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I calibrate each year twice, on New Years and on my birthday. Though nobody drops any lighted balls in Time Square in mid-August, my birthday feels the more significant milestone point. New Year seems to be one of those generally agreed upon celebrations, like George Washington’s perennially Monday birthday, which consensus set for the convenience of long weekend Federal employees rather than to denote any real event. I have documentary evidence that I was, indeed, born on the nineteenth of August, on a kitchen table in a country doctor’s house that served as the hospital in a tiny Eastern Oregon town.

Those comprise the facts. The rest of my beginnings might be no more than myth, for every human’s early life comes shrouded in the proud if unreliable testimony of sleep-deprived parents and siblings too young to remember with any clarity. A new child suspends history for a few years. No matter how carefully anyone might try to chronicle the baby steps, most of them will go unobserved by anyone but the child, and he will not yet have become entrained in the curious art of observation, and merely experiences without jotting even a memory for future reference.

I grew into an observer. Though I must have many equally prominent gifts, I focus most attention upon my watchful ones, so I think of myself as a witness. Heaven forbid that I ever find myself called to testify for either the prosecution or the defense, because my witnessing leans toward the impressionistic side of the scale. Justice might decide to prefer blindness over my brand of observation, which seems more meaningful to me, and lacks what some might insist a necessary photographic quality. I see plenty but understand little.

I hold the opinion that each day well represents every experience I might ever encounter, that life tends toward holographic rather than sequential, or perhaps both holographic and sequential. Yes, day follows day with longer-term plot-line apparently emerging, but also day repeats day with no obvious progress at all. Every day begins and ends with sleep. In between sleepings, all the drama of a full and complete life unfolds, albeit subtly; so subtly that even I, a proclaimed witness, catch no more than bare glimpses of the passion play before me.

On those rare occasions when I manage to slow down enough to experience the innate richness, I appreciate the folly of sequential progress. I sense the superficial silliness of time and almost catch the absurdity of that time passing. Life might be out-doing Groundhog Day, not merely replicating each prior day, but iterating on each, displaying the same essential patterns I first experienced before I became a trained observer. I might wisely consider each and every day as if it was Day One; the first day of my life or the last day of my life or, more probably, The Day of my life. My life resonating in yet another perfect representation of life; my life.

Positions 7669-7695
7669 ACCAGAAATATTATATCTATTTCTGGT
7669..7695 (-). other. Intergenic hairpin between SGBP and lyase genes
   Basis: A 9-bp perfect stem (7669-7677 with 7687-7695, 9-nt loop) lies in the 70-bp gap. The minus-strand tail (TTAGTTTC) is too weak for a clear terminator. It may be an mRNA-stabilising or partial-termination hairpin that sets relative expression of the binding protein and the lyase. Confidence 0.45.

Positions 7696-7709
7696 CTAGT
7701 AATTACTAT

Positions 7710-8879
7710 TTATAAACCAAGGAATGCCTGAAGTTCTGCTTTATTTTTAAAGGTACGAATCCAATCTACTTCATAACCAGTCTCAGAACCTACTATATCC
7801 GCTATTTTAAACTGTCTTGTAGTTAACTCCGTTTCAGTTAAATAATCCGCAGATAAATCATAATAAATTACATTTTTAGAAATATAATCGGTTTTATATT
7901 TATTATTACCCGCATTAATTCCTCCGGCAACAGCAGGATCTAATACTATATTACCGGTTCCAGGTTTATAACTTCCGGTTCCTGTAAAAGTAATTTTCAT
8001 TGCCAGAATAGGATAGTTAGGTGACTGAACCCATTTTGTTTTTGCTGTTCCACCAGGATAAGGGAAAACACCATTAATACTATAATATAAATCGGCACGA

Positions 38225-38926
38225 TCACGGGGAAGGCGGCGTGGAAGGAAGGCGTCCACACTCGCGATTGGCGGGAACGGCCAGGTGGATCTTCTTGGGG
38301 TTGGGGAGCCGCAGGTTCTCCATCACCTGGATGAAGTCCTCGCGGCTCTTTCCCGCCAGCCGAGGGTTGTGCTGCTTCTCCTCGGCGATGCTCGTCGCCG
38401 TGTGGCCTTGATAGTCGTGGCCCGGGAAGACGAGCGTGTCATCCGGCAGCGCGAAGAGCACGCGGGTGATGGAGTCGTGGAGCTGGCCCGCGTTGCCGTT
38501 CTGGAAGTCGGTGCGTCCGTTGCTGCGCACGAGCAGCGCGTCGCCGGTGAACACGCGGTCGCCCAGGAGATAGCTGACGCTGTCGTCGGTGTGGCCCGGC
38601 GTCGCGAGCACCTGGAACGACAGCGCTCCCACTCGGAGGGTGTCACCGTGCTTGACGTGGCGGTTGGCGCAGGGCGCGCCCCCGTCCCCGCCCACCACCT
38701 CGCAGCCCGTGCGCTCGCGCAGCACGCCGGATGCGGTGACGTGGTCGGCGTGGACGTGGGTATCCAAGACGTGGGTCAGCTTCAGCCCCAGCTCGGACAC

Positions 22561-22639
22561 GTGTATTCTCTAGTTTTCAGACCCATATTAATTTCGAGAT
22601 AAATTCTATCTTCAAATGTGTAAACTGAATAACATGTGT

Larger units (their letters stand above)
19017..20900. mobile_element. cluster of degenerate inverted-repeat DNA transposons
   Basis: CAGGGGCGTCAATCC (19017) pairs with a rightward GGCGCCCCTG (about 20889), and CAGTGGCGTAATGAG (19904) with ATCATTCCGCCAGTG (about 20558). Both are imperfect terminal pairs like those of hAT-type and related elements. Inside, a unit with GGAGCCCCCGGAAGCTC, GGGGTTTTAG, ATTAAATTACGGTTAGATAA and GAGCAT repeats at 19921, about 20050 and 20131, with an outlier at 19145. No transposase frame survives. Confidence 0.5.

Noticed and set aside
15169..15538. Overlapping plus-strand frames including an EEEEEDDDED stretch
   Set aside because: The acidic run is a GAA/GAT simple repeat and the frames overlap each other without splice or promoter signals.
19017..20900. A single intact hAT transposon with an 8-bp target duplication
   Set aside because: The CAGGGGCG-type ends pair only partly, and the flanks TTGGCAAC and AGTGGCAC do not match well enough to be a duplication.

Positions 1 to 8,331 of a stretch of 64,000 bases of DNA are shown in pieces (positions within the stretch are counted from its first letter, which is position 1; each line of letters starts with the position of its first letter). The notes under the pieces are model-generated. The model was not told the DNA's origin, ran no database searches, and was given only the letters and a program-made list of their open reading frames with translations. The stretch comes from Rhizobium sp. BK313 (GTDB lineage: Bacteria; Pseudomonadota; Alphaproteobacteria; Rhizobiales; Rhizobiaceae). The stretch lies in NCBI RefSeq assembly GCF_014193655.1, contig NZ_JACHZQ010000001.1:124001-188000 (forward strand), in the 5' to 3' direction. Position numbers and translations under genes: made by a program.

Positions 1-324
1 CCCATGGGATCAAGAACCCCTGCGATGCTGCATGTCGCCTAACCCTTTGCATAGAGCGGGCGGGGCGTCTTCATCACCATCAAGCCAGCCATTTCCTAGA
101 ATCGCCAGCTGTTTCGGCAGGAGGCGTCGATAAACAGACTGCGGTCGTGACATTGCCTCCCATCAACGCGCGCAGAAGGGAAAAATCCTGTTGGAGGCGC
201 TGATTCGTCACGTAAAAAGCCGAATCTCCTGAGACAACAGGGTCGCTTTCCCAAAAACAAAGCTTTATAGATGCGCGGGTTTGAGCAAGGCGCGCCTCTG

The trained observer will ask if this phenomenon scales, and I will doubt that it could. This feels as personal as my birthday, my extremely personal calibration day, hardly fit for public display.

I respect the customs of the world we’ve parsed into existence together, and so mostly keep my transcendent ravings to myself; except on my birthday. On my birthday I wake as if just that minute born, my life force strong and my purpose irrelevant. I might tolerate a small celebration, but from the periphery, please. You party. I’ll observe. No cake, please. Pie if you must. No gifts, either, because I want nothing, need nothing to represent the iteration that identifies itself as me except the experience itself, and the celebration seems more distraction than acknowledgement.

I might even be here today, though I am probably no more certain of my presence than I suspect I was on the first day I recalibrate today to. How could this be the start of another year more than the start of another day, the start of another day more than the start of another hour, the start of another hour more than the start of another minute? I seem to evaporate in calibration.

It would not be unlike me to deny that I’m aging, for I have little evidence of my growing older save for the pesky mirror my father seems to increasingly peer out at me from behind. I doubt that I’m any wiser than when I drew my first breath, probably less wise. I know almost nothing for sure and long ago grew bored with acquiring knowledge after I discovered that I’d never know what knowledge might be, or what might become knowledge. The older I grow the more ignorant I seem to become and the more complacent I feel in my so-called ignorance. I gather impressions without suspecting how I might use them, and I forget more of them than I ever repurpose into understanding. No witness draws conclusions, anyway.

Tonight I will sleep for the 22,646th straight night, if I sleep at all. My considerable experience with even this biological imperative has failed to make me an expert at inducing it. I will probably distract myself until it overtakes me to transport me back to the beginning of Day One again. Tomorrow’s might seem different, and it not being my birthday then, I might neglect to recalibrate to ground. I will most probably enter some routine without noticing it, and replicate some deep patterns representing the very essence of life, my life, as if it was Day One, too, with me experiencing it all for the very first time.

©2014 by David A. Schmaltz - all rights reserved

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